Rick Santorum in 2016? - Baltimore Post-ExaminerBaltimore Post-Examiner

Rick Santorum in 2016?

Rick Santorum is strongly considering another presidential bid, and is expected to render an official verdict by June.

Undeterred by his 2012-primary defeat at the hands of Mitt Romney, the former-two-term Pennsylvania senator has been traveling across country speaking to conservative groups, quietly sounding prospective support.

His most notable appearance to date occurred in early March at the annual CPAC (Conservative Political Action Conference) where he proposed that Republicans do a better job of appealing to blue-collar voters, by zeroing in on issues pertaining to the family-and not alienating segments of the electorate who are of lower socio-economic status.

[When] all we’re talking about is cutting taxes for high-income people, it doesn’t exactly connect emotionally,” said Santorum, as quoted by Salon.com, while simultaneously stressing the contributions of those who work in the manufacturing sector and perform other types of manual labor. “[The party needs] Type-A folks who want to reach for the brass ring-we also need folks who are going to work 9-5, and coach little league.”

Santorum suggested that many of the socially conservative- blue-collar- voters who came out to support in him in the primaries, and directly contributed to his victories in states such as: Colorado, Minnesota, Missouri, Alabama, Mississippi etc. opted for a no-show on election day because Romney did not appeal them-thus facilitating Obama’s electoral landslide.

And Santorum is pinning his hopes on these Democratic-leaning voters to make the difference for him in 2016.

“If Senator Santorum decides to run for president in 2016, he’ll be in a much stronger position than he was in 2012, having the benefit of a longtime number of key senior advisors in place, an organized grassroots team, a base of donors, and the lessons learned from his last run,” said Virginia Davis, the communications director for Rick Santorum and his grassroots organization, Patriot Voices. “If Santorum wins the Republican nomination in 2016, he will be formidable against any democratic opponent and is the only (prospective) candidate in the race for president with an accomplished record on foreign policy, economic and social issues.”

Davis backed up these claims with specific examples: Santorum was the author and floor manager of the landmark 1996 Welfare Reform bill, which President Clinton signed into law.  He is also the author of the Syria Accountability Act, Iran Freedom & Support Act-which imposed tough sanctions on rogue regimes, and the Partial Birth Abortion Act-which prohibits late term abortions in lieu of a practice many view as infanticide.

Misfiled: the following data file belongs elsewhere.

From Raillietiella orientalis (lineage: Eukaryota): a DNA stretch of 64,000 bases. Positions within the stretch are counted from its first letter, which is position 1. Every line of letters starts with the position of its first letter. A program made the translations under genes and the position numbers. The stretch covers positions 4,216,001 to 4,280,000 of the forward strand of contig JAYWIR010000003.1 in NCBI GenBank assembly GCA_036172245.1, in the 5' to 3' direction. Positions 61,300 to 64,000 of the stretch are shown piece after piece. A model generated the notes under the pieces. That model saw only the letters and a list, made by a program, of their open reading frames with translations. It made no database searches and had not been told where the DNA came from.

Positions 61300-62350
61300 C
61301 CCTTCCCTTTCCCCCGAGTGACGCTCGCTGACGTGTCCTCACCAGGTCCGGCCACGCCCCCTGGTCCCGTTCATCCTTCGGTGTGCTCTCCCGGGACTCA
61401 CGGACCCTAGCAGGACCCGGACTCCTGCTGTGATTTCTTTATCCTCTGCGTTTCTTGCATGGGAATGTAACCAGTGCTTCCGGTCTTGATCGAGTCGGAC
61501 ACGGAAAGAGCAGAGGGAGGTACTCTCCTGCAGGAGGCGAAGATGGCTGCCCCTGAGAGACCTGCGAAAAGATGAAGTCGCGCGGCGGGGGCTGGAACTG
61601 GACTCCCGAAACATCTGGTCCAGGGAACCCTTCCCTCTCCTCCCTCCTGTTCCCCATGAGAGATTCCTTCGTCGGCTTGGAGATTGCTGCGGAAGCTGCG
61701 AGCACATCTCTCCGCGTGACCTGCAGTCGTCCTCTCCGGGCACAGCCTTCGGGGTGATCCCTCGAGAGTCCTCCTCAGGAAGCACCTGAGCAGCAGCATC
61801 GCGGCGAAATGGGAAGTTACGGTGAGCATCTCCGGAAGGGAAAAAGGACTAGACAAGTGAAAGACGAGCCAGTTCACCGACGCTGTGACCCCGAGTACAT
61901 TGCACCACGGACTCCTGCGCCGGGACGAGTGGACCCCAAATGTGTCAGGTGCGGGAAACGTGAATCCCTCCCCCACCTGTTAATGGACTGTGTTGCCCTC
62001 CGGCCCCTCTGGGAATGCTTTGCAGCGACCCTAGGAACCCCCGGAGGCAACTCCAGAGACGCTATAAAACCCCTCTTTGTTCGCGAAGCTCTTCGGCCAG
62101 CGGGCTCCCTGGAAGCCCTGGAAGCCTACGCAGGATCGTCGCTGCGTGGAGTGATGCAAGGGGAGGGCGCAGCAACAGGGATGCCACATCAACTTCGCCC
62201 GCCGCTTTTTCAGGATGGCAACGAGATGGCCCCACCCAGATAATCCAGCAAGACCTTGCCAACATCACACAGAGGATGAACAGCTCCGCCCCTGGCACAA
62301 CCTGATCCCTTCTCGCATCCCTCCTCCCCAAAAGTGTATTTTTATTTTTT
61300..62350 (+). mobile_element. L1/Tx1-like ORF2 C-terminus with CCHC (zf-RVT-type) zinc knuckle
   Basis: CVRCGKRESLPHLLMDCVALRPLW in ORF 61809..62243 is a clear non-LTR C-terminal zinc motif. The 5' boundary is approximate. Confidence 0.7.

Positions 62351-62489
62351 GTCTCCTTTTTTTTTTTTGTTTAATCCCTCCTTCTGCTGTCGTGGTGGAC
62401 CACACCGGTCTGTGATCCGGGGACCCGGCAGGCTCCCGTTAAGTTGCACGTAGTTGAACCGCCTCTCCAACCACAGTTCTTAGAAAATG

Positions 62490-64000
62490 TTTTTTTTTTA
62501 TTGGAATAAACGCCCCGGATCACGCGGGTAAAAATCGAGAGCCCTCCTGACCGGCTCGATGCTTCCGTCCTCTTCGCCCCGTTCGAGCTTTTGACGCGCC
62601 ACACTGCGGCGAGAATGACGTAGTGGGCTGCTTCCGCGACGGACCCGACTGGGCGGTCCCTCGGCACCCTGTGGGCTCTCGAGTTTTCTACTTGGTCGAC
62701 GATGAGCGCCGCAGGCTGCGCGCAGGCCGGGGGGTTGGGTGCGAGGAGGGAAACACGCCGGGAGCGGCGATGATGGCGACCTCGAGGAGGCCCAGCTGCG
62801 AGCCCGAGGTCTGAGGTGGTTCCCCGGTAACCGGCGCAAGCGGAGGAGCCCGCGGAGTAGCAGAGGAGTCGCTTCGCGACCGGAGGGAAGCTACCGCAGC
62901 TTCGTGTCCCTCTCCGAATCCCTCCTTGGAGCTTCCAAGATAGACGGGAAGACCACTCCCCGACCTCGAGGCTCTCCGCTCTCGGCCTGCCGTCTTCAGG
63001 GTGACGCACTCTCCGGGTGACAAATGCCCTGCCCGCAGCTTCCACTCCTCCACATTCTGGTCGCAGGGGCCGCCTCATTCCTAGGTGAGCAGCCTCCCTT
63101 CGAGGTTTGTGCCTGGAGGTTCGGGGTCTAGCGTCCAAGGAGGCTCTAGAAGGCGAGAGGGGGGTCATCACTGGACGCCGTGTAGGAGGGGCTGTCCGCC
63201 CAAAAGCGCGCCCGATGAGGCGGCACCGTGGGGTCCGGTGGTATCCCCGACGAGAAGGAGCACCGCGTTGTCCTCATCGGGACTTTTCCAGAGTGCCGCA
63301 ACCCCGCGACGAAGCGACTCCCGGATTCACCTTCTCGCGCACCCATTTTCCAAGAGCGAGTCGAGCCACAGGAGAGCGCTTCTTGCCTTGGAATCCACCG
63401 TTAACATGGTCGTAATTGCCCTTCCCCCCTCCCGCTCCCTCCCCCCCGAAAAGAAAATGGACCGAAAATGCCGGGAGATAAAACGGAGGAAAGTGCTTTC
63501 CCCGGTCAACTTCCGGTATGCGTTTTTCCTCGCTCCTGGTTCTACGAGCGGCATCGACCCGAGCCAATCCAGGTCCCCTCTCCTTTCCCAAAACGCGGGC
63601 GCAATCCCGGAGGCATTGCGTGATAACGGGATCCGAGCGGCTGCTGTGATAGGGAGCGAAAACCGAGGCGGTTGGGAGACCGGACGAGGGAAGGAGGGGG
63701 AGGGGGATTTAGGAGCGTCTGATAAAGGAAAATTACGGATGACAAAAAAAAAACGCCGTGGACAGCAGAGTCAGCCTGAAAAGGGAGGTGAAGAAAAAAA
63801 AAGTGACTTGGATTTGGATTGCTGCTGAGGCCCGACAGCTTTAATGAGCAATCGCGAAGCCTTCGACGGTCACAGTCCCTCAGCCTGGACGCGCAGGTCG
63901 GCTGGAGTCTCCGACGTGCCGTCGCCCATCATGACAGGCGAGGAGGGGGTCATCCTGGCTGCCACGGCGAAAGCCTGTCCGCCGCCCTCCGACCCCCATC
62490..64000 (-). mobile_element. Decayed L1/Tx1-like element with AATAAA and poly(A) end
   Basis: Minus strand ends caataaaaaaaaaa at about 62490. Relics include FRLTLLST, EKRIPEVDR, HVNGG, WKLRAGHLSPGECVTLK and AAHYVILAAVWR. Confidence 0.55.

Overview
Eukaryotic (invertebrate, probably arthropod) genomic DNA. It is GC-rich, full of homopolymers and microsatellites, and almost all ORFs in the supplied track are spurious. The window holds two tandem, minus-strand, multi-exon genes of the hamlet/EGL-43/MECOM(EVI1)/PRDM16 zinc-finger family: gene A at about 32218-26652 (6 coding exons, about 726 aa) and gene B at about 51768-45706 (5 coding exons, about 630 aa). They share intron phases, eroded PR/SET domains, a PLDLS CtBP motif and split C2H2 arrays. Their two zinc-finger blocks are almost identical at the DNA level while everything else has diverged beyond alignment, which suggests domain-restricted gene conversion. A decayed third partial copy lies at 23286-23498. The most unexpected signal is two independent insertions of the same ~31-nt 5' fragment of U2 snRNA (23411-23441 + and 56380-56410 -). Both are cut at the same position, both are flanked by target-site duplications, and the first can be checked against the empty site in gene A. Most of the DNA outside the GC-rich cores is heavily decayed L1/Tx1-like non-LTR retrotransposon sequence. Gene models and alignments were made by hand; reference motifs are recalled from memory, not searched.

While Santorum has many detractors on the left, he is also viewed skeptically by many in the establishment wing of GOP, who believe the party would be better off nominating a less controversial candidate such as Jeb Bush, Chris Christie or even Romney.

Dr. Richard Vatz, a political science at Towson University agrees with this assessment.

“I think that although Santorum had a strong showing in 2012, his loss for re-election in Pennsylvania still signifies a not likely electable presidential candidate,” Vatz said.  “In addition, even if the country veers right in 2016, his opposition to same-sex marriage and his religious-right connections and rejection of evolution make too many people think he is a bit kooky, even if they are wrong.”

But as for Santorum’s concerted efforts to appeal to blue-collar workers, Vatz is slightly more enthusiastic.

“This is a side of Santorum that a Republican nominee might try to emulate, the lack of reflexive anger at Union workers,” Vatz added.

Still, he is of the opinion that it will not be enough to help Santorum clench the nomination.

With the election still two years away, and no definitive answers as to which candidates are vying for the nation’s highest office, most would agree it is too early to be making bets.

However, since Richard Nixon’s historic comeback in 1968, white-blue-collar workers have helped place Republicans in the White House. Among them was Ronald Reagan, who won two electoral blowouts by appealing to this segment of the electorate.

In addition, many of these voters are located in crucial swing states such as Ohio, Michigan and Pennsylvania.

It remains to be seen whether they will rally behind Santorum in sufficient numbers, thus enabling him to follow in the footsteps of Nixon and Reagan.


About the author

Bryan Renbaum

Bryan is a reporter and political columnist with Baltimore Post-Examiner and has broken multiple stories involving athletic scandals. He has been interviewed by ABC's Good Morning America as well as Baltimore area radio stations. Bryan has both covered and worked in the Maryland General Assembly and is extremely knowledgeable of politics, voting patterns and American history. In addition to his regular duties, Bryan freelances for several publications and performs investigative research. He has a B.A. in Political Science. Contact the author.
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